Near the top of the hill is a huge stone in the hedge to the right of the road. This is the Buck Stone, and in olden days, when the passengers used to toil up the hill behind the coach, a practical joke was often played on guileless travellers. They used to be told to put their heads near the stone to listen to the tide coming in over the Bay miles away, and if they did so their heads were knocked against the stone. Now the narrow old coach road is private, but Mr. Bainbridge at Greenlands Farm would allow anyone to inspect the stone if desired.
I don't know what's here but it sounds interesting.
Mr. James Murton forwarded the following notice of the "Buck Stone" at Silverdale, near Lancaster:
"I send a pencil sketch and also a photograph of a curious monument of a past age, which ihas not been noticed in any archaeological work that I am aware of, and may, perhaps, be considered worth mentioning in our Journal. It is known locally as the 'Buck Stone', and the Ordnance surveyors calle it 'The Rocking Stone' in their maps. It would probably be unsafe to attempt to make it oscillate; but it may be classed among those mysterious remains of antiquity termed 'logan stones' or 'rocking stones'. It is situated in an open field, on a gentle slope which a few yards lower down becomes more steep. This ban appears to have been originally part of a scar or cliff, from which the rock has been worked away, leaving the 'Buck Stone' isolated in its present position. In a line with this slope, about twenty-five yards distant, the cliff remains, and is about on the same level as the top of the slope [..] The stone is about 10 ft. high, 33 ft. 6 ins. in girth horizontally, and probably weighs about thirty-five tons.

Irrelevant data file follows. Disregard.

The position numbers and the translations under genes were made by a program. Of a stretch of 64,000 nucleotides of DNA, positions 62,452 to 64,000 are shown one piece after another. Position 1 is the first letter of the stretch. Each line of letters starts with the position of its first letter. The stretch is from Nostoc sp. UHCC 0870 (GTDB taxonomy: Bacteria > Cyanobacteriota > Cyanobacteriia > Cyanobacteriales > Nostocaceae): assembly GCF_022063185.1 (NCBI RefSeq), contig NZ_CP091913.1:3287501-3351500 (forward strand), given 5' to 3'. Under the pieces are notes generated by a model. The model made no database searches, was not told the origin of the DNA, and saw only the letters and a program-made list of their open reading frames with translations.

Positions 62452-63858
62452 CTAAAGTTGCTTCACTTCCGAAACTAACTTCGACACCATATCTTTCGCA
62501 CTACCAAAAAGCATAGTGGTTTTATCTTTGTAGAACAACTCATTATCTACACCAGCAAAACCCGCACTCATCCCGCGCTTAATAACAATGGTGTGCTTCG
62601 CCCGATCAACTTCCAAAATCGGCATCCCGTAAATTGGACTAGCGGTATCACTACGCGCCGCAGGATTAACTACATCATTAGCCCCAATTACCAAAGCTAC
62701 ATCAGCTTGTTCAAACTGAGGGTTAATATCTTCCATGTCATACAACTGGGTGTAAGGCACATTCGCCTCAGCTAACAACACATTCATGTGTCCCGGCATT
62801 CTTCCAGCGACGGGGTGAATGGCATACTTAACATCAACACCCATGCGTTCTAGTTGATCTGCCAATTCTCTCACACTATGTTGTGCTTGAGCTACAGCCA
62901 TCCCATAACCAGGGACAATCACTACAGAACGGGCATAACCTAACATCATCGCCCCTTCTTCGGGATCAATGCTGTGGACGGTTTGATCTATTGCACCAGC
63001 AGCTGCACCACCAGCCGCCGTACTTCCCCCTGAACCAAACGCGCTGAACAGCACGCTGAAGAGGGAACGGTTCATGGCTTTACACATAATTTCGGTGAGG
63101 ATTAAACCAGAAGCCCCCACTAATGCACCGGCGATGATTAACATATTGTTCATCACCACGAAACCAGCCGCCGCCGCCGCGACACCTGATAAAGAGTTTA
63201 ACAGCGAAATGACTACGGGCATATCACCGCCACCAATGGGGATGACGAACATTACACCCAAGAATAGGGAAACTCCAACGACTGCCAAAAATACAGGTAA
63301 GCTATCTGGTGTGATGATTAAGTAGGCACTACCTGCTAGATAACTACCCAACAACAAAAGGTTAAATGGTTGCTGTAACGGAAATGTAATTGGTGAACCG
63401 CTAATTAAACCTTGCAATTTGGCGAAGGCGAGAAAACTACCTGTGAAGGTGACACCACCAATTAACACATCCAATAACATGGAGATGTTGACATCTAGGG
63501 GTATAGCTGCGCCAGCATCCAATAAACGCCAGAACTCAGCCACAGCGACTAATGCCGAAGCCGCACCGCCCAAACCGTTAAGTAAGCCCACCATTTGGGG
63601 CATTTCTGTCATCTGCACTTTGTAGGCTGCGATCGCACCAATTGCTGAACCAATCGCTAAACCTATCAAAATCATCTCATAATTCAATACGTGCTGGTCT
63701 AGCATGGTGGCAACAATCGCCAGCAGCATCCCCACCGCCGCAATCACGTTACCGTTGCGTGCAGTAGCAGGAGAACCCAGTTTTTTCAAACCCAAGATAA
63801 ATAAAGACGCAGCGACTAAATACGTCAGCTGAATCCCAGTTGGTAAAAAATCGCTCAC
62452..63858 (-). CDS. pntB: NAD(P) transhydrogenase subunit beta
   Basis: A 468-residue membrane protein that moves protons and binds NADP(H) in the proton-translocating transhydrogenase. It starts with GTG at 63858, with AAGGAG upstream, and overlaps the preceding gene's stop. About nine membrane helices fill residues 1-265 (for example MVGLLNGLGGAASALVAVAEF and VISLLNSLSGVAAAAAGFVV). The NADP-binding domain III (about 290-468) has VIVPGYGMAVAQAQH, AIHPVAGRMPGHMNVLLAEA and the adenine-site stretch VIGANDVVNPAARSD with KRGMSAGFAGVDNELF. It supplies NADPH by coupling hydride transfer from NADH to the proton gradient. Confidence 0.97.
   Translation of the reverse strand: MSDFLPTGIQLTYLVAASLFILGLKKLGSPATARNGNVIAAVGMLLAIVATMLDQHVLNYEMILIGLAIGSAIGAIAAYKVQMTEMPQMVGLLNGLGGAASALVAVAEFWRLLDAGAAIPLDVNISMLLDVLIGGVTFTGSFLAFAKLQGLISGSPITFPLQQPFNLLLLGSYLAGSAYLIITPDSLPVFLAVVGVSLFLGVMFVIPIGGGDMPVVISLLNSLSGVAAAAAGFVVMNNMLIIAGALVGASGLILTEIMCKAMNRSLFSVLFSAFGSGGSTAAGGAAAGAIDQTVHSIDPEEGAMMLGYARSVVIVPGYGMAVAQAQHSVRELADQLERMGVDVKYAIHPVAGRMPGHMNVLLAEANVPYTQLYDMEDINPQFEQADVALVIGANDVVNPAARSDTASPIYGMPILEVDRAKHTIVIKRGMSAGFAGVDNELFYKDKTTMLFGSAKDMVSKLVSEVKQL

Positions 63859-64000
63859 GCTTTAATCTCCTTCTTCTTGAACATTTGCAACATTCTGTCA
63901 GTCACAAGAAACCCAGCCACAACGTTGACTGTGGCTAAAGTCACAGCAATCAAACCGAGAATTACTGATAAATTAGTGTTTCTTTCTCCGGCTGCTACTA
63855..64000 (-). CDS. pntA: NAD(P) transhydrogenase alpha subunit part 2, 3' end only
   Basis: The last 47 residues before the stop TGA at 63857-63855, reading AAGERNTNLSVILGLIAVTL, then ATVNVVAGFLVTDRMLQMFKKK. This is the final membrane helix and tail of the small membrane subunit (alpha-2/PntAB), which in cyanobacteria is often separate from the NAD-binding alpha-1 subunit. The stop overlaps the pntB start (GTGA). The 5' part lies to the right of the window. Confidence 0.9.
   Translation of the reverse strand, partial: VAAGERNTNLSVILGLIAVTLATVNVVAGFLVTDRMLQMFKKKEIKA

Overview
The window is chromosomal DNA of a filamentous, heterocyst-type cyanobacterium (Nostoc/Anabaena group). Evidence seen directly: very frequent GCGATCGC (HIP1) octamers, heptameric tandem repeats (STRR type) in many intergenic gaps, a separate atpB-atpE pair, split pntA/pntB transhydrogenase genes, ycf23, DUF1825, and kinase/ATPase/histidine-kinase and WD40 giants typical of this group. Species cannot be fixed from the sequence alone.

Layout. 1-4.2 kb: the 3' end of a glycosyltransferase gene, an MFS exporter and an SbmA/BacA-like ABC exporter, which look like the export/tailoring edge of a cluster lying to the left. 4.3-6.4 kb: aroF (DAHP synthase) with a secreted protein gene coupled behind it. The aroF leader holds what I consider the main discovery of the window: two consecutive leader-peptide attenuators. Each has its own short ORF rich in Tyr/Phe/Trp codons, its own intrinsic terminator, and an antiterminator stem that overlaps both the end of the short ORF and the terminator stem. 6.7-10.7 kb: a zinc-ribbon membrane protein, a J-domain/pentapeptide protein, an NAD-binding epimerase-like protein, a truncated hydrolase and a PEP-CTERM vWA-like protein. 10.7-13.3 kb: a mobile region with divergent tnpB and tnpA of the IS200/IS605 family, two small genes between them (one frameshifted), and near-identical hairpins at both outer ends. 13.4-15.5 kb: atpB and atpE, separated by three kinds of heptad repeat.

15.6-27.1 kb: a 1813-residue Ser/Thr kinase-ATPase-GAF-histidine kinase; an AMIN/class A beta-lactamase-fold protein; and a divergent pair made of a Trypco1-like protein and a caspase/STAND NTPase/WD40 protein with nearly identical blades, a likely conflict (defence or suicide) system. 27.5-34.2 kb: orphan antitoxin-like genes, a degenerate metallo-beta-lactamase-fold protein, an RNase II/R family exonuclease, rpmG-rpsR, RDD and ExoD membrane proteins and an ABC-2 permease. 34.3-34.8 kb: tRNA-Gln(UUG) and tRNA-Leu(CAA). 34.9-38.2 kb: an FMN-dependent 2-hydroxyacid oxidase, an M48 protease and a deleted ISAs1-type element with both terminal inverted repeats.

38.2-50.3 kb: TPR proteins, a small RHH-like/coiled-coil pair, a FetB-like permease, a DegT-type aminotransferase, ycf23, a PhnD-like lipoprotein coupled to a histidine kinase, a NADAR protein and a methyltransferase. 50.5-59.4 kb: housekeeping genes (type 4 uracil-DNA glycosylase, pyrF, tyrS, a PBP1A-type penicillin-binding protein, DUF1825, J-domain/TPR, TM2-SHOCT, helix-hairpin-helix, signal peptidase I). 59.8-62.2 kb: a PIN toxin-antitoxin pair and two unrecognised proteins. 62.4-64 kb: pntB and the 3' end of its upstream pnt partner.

There are various rude legends connected with this stone, of which the following is one. About three hundred yards distant there is a small, deep lake or tarn called 'Haweswater'; and the story goes, 'that in times past an enormous eel or serpent was wont to come up from the lake, and coil itself round the 'Buck Stone', and that it devoured sheep from that field.' The name 'Buck Stone' suggests that the knoll on which it stands was a resort of the red deer, which formerly were plentiful here, as is evidenced by frequent discoveries of the antlers of these animals in the sand of the estuary and in the peat mosses of the district."
From the Journal of the British Archaeological Association for 1874.